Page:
The stakeholders in healthcare in the developed world are conventionally divided into three ‘P’ words: patients, payers and pharmaceutical companies. In addition, there are a couple of other more minor players, namely physicians and pharmacists. Recent developments have, however, dramatically increased the importance and changed the role of one of these participants, the patient community.
This is so for a number of reasons. First, the commercialisation of niche products for rare and orphan drugs has become the most favoured growth opportunity over the conventional mass-market ‘blockbuster’, and development of drugs in these areas is dependent on access to patients in clinical trials. From the other perspective, patients with rare conditions are increasingly organised into communities with a voice, and they are using their collective power to get what they want, namely access to better medicines. And finally, pharma companies are forming alliances with patient groups to further their case for payers to reimburse expensive medicines.
Rare and orphan diseases demand compassion to a much greater degree than more common conditions. Patients are much more likely to be ill as a child, and from inherited genes, than as an older person. Among rare diseases as a whole, 80% have a genetic cause, and many of them are monogeneic – patients suffer through the accident of birth, not as a result of adult behaviour. For a patient with a progressive, life-limiting chronic condition, the urge for speed in drug development is critical; especially as for over 90% of the 7,000-8,000 rare diseases, an approved drug does not exist. Drug repurposing, as I will refer to later, is a common theme.
Putting all this together, in an age of social media, the capacity for self-organising communities to further the aims of rare disease patients can be allied with their strong motivation to do something either for themselves or their ill relatives. Their efforts are then assisted by a pharmaceutical sector that is at least actively listening, or even willing to assist. These patient groups demand that healthcare resources are allocated, even when such resources are scarce (witness the charity Action Duchenne, which parked the wheelchairs of over 100 teenage boys outside the UK parliament in order to campaign for reimbursement of the first approved drug for the condition). Some of the carers of rare disease patients (or even the patients themselves) go to great lengths to educate themselves about the relevant condition. And from this position, it is an easy step for them to ask themselves a simple question, what more can a patient or carer do to improve therapy?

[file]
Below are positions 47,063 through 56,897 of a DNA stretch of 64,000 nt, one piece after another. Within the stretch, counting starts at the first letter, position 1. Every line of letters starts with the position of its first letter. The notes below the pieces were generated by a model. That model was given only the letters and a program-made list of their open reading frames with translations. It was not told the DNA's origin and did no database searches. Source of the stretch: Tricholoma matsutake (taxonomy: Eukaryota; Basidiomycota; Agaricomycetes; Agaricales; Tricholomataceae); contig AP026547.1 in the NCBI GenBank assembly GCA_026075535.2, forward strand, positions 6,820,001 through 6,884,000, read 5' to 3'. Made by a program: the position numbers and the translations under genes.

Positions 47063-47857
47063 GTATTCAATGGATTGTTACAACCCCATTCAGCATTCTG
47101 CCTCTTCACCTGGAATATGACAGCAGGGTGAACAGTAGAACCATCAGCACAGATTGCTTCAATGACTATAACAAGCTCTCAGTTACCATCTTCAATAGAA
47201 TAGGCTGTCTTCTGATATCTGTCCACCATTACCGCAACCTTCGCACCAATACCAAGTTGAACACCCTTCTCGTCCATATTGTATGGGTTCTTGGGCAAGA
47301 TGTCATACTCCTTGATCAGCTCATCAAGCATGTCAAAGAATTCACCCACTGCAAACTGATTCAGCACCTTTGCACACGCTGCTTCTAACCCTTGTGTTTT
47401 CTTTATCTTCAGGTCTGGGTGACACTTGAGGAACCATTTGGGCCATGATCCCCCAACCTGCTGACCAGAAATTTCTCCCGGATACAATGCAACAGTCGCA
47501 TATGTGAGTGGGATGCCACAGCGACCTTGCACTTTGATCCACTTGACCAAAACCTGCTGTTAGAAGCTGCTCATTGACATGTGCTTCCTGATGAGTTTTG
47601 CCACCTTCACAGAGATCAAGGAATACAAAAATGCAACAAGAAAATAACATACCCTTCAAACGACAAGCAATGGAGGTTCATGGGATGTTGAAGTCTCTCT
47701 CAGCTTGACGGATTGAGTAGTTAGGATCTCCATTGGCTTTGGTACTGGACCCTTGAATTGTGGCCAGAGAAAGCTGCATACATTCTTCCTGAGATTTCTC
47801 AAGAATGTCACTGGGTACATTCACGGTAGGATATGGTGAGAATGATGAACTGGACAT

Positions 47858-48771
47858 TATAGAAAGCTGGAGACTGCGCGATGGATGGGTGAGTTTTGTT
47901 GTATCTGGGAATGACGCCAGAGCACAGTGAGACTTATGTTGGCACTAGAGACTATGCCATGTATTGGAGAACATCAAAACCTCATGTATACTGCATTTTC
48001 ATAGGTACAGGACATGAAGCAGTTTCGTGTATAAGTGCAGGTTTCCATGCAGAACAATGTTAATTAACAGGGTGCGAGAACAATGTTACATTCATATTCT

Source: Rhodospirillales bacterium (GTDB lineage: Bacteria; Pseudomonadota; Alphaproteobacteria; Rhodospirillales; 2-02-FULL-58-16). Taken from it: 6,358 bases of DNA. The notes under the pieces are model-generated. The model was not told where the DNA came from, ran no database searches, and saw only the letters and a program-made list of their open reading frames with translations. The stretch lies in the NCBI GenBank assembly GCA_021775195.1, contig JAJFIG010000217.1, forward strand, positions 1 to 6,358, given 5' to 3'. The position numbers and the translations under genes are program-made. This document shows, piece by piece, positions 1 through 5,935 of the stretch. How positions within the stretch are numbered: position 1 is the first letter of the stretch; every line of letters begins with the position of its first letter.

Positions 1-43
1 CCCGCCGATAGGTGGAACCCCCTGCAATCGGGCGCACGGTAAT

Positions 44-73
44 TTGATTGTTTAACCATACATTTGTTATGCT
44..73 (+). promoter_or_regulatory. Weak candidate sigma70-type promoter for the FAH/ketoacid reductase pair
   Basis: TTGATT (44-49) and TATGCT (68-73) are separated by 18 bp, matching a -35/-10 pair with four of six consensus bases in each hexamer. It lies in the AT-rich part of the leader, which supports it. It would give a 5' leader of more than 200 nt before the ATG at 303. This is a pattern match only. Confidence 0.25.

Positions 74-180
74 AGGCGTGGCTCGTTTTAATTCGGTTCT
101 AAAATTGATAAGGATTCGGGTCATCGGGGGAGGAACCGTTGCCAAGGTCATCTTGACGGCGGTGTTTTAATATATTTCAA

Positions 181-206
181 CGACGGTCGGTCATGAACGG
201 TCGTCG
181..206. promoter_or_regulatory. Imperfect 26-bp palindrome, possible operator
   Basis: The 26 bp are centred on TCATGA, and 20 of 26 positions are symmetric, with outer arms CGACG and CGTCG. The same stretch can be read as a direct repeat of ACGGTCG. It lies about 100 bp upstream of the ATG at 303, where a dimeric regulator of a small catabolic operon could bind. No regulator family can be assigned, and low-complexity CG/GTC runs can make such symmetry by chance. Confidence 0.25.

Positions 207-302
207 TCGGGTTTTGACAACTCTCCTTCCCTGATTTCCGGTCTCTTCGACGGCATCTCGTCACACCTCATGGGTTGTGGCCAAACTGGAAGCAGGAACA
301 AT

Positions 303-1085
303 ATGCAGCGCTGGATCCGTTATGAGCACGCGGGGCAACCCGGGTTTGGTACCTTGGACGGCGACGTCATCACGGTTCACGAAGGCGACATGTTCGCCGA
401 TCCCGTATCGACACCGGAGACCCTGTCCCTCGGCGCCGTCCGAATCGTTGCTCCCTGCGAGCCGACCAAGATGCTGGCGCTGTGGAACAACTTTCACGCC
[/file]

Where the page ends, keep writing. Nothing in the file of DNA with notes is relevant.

A great example of this phenomenon is that of John Crowley, who has two children with a severe neuromuscular lysosomal storage disease called Pompe Disease. First, he founded a foundation to raise money for the condition, then he got a job with Bristol Myers Squibb in order to immerse himself in the pharmaceutical business. Then he founded Novazyme Pharmaceuticals to develop an enzyme replacement therapy for his daughters’ condition, which was subsequently acquired by Genzyme corporation and the treatment marketed. Later, he became CEO of another company (Amicus Therapeutics) which is also engaged in lysosomal storage disorder research for Pompe and Fabry diseases. He was the subject of a book about his efforts to save his children, and subsequently the story feature in a film called Extraordinary Measures starring Harrison Ford in 2010.